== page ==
Is there a wrong answer to the mandatory question ‘Naatil evideya?’ (where in Kerala are you from) that one Malayali asks another Malayali when they run into each for the first time, in another part of the country?
If you’re from Trivandrum or born and brought up there, like I am, you may know what I’m talking about.
The reactions I’ve encountered when I reply that I’m from the southern tip of Kerala range between thinly veiled cringe and people disappearing from my life forever.
Then there are some who refuse to take that for an answer. They proceed to ask where my parents are from. I’ve had some serial interrogators trying to convince me that I’m not from Trivandrum after they learned that my parents moved there at different stages of their lives.
However, I do need to point out here that I don’t speak for everyone. I’ve run into a couple of Trivandrum peeps who share a similar history and have vehemently told me, ‘Ewww Trivandrum, I’m from < insert any place from the plantation belt> and I drink only rubber paal.’
Most longitudinally diverse places have a North-South divide, be it a country, a state, or a city, right? Even within Trivandrum, you can probably listen to a micro version of all these reactions if you tell them that you’re from south Trivandrum.
‘Neyyatinkara? Eww, David!’
I still remember how one of my aunts in Kottayam went ‘Whaaa’ when amma told her that my sister is planning to get married to her boyfriend who’s from Poovar. To her, Trivandrum itself was bad enough. South Trivandrum was a scandal.
I’ve heard people quote several reasons why they don’t like people from Trivandrum. Once, I even went to Quora – breeding ground of stereotypes and generalisations – to find out why. Most of these indicated that people from Trivandrum are rude, never smile, are self-centred, and mind their own business.
Yep, I was astounded by how accurately these described me. The only quality I perhaps lacked was a piece of unwanted pineapple that shocks many people when they eat a biryani from Trivandrum.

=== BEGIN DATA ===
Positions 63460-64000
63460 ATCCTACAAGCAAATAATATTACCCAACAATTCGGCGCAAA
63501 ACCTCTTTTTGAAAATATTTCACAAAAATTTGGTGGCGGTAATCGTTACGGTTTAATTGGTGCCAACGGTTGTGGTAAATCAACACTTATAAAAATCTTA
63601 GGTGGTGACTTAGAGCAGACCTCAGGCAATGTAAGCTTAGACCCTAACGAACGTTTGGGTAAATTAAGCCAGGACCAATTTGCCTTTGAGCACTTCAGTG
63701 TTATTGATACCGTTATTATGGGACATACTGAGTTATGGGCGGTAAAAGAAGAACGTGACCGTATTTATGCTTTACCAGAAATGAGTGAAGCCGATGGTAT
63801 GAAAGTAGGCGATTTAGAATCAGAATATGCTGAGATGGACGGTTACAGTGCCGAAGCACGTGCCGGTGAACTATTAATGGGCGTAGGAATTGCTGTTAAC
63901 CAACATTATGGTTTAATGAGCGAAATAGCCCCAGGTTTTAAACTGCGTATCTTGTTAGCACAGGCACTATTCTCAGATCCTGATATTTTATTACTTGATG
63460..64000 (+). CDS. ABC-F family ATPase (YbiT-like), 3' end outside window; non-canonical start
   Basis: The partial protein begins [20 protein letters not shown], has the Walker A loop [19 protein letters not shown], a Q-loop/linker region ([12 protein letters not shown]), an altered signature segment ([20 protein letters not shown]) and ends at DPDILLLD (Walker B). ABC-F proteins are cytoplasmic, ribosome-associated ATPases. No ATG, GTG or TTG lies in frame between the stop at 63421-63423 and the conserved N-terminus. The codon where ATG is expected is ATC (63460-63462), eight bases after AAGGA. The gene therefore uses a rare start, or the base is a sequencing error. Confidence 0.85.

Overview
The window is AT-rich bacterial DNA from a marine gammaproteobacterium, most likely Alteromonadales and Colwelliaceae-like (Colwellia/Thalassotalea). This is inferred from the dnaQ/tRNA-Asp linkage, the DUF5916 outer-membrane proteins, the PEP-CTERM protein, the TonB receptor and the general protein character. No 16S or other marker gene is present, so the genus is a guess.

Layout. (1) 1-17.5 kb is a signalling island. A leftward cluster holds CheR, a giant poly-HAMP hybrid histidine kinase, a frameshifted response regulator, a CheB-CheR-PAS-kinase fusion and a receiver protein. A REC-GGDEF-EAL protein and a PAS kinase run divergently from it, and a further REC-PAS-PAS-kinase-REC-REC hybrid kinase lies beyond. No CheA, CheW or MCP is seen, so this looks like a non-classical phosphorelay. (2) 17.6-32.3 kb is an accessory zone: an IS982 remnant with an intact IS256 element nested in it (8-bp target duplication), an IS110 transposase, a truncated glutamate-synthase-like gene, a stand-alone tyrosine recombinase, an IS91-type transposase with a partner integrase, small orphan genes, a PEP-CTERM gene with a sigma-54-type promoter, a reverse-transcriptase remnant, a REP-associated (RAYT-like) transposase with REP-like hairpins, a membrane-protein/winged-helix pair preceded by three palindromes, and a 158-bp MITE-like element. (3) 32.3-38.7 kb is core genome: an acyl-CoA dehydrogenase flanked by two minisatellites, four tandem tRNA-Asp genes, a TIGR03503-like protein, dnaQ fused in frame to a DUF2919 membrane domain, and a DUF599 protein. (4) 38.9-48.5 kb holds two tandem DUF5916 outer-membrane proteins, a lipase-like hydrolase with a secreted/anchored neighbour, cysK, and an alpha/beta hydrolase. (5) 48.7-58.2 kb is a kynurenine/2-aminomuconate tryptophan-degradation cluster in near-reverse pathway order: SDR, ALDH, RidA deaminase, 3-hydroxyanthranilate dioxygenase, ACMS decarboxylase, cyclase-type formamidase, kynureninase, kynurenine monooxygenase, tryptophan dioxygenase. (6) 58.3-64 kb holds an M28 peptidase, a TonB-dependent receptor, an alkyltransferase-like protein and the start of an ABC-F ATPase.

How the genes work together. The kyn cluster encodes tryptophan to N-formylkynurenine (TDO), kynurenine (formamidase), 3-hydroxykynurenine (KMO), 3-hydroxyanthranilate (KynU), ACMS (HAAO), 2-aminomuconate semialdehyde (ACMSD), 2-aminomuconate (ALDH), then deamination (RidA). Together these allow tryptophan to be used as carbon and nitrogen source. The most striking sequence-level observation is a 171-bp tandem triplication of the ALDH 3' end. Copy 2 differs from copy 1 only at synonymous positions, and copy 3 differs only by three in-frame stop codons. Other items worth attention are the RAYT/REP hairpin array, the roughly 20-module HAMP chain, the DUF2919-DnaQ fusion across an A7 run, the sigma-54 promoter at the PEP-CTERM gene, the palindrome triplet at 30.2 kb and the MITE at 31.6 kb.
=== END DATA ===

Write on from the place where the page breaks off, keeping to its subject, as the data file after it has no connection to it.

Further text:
Having said that, what is this utopia people speak of where everyone minded their own business? If only my neighbours, who were keen on asking me where I was going every time I stepped out of my house, were in on this minding-their-own-business business.
It’s been a while since I moved out of Trivandrum and I’ve been out of touch with how things have changed there in the last couple of years. I miss a lot of things about my hometown and I also miss people from there.
I miss the waiters in Azad and Aruna hotels who’ve seen me and my family grow up on porotta chicken fry and ghee roast for over twenty years. I miss the uncle in Ammu’s Bakery in Thampanoor who used to save beef cutlets for us in the evening. I miss the conductor chettan of the private bus KNB who always had a beatific smile on his face even as he gave us subsidised 50 paise student tickets.
I miss my neighbours Pankajakshiamma and Molly chechi who unfailingly shower me with love when I run into them on the rare occasions I travel home. I miss the friends I grew up with exploring every single bakery, Sharjah shop and local beaches at different stages of my koumaarakaalam. When I look back through obviously nostalgia-tinted glasses, I miss my version of Trivandrum in all its totality except for the pineapple in the biryani, maybe.
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